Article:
So if regular geeks across the country are creating the apps that make Sphero do cool stuff, then what are the guys at Orbotix doing? Sitting around in their white molded-plastic chairs with their feet propped up on glass-topped desks while robot butlers bring them virgin martinis? Hanging out with Jay-Z and Beyoncé on a yacht in the Mediterranean? Spending all their time chasing cats with their Spheros?
They may do at least some of these things (definitely the cat one), but they're also looking to use Sphero to change the way humans interact with games. They call the new technology "mixed reality."
Imagine you've got a Sphero on the floor and an iPad in your hands. You use the camera in your iPad to look at Sphero rolling around down there, so you can see Sphero on the screen. Easy peasy. But Orbotix can track where Sphero is in real time and overlay virtual 3-D objects on top of the physical ball.
Now, what you see on the screen isn't a white plastic ball; it's a 3-D dragon. You use the app to pilot Sphero in the real world, but you watch the dragon on the screen. When Sphero runs into a real, actual wall, stars circle the stunned dragon's head and he gets mad. As Bernstein points out, "That's something that's not really possible without a physical device." No Wii controller, no Kinect, cares if you bounce off a wall, as some of us found out right before our trips to the emergency room.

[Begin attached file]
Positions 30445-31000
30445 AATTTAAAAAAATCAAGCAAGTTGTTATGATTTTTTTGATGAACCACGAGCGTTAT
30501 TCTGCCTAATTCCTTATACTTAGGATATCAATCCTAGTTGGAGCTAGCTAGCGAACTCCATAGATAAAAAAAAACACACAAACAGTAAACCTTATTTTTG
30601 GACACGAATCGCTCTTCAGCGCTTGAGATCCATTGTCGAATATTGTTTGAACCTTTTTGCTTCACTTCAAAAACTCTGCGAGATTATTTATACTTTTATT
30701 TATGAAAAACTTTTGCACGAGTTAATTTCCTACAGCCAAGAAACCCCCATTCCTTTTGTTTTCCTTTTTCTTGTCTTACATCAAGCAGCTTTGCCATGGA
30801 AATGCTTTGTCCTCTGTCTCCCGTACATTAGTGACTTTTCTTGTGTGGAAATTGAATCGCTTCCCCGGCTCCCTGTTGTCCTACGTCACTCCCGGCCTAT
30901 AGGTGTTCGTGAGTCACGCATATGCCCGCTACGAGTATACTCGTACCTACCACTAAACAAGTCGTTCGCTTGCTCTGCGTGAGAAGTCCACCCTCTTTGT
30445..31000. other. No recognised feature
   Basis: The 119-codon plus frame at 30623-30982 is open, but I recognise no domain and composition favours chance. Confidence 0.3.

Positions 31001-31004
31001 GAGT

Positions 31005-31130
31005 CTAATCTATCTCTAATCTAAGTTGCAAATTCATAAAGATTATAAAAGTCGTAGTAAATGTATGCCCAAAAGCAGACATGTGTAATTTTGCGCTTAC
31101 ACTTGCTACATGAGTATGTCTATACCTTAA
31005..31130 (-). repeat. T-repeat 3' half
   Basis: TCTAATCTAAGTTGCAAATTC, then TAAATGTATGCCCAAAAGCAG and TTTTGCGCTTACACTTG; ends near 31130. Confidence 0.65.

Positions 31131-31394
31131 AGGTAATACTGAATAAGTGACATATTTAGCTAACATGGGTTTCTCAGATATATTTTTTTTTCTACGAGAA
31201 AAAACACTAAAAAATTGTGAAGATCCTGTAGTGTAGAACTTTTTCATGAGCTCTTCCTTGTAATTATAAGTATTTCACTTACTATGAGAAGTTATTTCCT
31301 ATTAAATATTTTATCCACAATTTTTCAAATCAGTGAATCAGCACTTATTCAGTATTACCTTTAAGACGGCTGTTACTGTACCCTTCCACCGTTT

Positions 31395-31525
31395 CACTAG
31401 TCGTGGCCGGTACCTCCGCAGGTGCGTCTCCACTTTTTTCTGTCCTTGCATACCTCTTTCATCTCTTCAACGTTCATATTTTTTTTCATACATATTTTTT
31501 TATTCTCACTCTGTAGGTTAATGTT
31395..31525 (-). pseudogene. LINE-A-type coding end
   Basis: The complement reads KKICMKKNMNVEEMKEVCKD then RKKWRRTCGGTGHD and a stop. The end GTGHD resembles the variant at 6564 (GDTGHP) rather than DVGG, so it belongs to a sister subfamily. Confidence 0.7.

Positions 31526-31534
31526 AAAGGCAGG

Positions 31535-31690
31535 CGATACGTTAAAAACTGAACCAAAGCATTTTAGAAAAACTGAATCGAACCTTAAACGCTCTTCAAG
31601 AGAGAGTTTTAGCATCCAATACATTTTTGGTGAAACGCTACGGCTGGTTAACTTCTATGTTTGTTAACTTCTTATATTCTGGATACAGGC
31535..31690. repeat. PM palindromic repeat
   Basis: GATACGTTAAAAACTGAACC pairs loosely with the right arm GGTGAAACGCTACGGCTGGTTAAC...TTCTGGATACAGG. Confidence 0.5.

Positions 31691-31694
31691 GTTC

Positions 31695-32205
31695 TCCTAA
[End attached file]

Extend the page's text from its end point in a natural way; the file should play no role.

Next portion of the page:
This technology would work most easily and obviously with a virtual pet. Sphero could start out as an egg that you roll around and feed with your app controls. It hatches, it gets bigger, and then you have virtual objects that you can touch on your iPad to interact with Sphero.
Maybe the question shouldn't be, can my cat destroy Sphero, but rather, will Sphero make my cat obsolete?